Bill ThomasCongratulations to Bill Thomas! Bill submitted a personal story of his, and we have selected it to publish on our blog. For his contribution, he received a free copy of Finish Strong as it fits the accomplishments about which he wrote. You can submit your story too!

I asked Bill, author of the "fictional autobiography" Telly's Torch, to talk a bit about himself:

I'm nearly 86, in fair health. We have three grown children and seven grandchildren; all wonderful achievers in their own lives. I'm a Veteran of WW II, having fought in North Africa, Italy, France, Germany and Austria. I was a forward observer in an artillery battalion. We made amphibious landings in Anzio, Italy, and in Southern France. I am Commander in two Veterans organizations, the American Legion and the Veterans of Foreign Wars. I am a writer and published author. I've written five nonfiction workbooks. My passion is in writing. I'm currently endeavoring to start a blog featuring interviews with people who have had a great "15 minutes of fame." The blog will be interesting, inspirational and motivational. I have been a successful salesman for over 60 years. I'm planning to live to 104. My motivation was your offer to publish one of my stories and what better selection could I have made than to write about a great wife, mother, grandmother, and a winning champion. Thank you for the recognition and acceptance of Soula's triumph.

Without any more delay, here is Bill's story:

Soula Thomas, 85, Rossmoor, WV resident, won a bronze medal in race-walking on Tuesday July 28th at the World's Masters International Track and Field Competition held in the city of Lahti, Finland.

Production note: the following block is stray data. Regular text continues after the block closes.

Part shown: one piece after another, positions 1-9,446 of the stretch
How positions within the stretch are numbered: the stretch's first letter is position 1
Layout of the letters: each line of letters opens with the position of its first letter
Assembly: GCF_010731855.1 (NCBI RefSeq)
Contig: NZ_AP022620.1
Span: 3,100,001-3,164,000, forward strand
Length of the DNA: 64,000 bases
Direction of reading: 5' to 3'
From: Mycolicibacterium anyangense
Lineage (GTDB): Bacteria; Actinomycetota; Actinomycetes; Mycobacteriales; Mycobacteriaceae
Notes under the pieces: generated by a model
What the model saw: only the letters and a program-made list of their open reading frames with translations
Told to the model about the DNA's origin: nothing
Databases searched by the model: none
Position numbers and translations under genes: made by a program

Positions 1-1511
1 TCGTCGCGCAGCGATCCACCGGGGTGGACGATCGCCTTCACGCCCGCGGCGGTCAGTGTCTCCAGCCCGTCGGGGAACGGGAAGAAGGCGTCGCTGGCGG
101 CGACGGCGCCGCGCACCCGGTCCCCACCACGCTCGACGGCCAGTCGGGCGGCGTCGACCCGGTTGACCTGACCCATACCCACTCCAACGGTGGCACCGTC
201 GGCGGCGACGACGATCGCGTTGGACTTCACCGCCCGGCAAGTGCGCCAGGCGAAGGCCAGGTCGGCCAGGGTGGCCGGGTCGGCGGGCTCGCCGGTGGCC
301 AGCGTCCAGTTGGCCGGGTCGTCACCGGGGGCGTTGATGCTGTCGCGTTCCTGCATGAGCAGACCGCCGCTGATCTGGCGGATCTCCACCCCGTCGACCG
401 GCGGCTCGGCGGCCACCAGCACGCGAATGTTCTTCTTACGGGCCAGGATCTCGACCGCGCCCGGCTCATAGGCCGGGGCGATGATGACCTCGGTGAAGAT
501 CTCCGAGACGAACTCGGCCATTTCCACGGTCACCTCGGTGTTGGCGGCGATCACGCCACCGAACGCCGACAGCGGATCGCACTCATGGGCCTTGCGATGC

The full event ran from July 28th to August 8th, 2009. Approximately 5,300 athletes participated in various competitions. This event is a bi-annual phenomenon which attracts athletes 35 years of age or older worldwide. Many of these elder athletes are current or former Olympians or world record holders. It may seem strange to see men and women ages 35 to 100 throw javelins, heave shot puts, fly over hurdles, run and do long jumps or run in 100 meter to 800 meter races.

Race-walking is a somewhat tricky heel, toe, and knee movements race and, if not done correctly, athletes can easily be disqualified by any of the many judges situated around the course. Soula, a petite race-walker, competed against four women in her age class. She walked the 5,000 meters (3.1 miles) in 44.22 minutes to win her bronze medal. The first place winner's time was 41 minutes.

Soula also won a bronze medal in Australia in 2001, and has competed in England and Spain. She was delighted to see so many of her local American friends in Finland and so many other athletes from previous competitions

abroad. The next event will be in July of 2011.

The most remarkable aspect of this event is that these senior athletes are all so amazing. Individually and collectively, they are most impressive. They are agile, strong, powerful, full of energy, ready to compete, and striving to win. Up close, in their street clothes, you may notice their gray hair, face wrinkles, and varicose veins... but once they are on the field, they transform into dynamic challengers and winners. From a distance, it is difficult to distinguish the more elderly from the younger competitors. The camaraderie with all athletes is strong, but even the most famous, current champions are in awe of these senior athletes. Many swept away tears of joy.

The mixture of languages is like a jolly melody, and the laughter is constant but if anyone ever needs proof that age doesn't matter so much, these older athletes prove that it is never too late to accept challenges.

September 19, 2009
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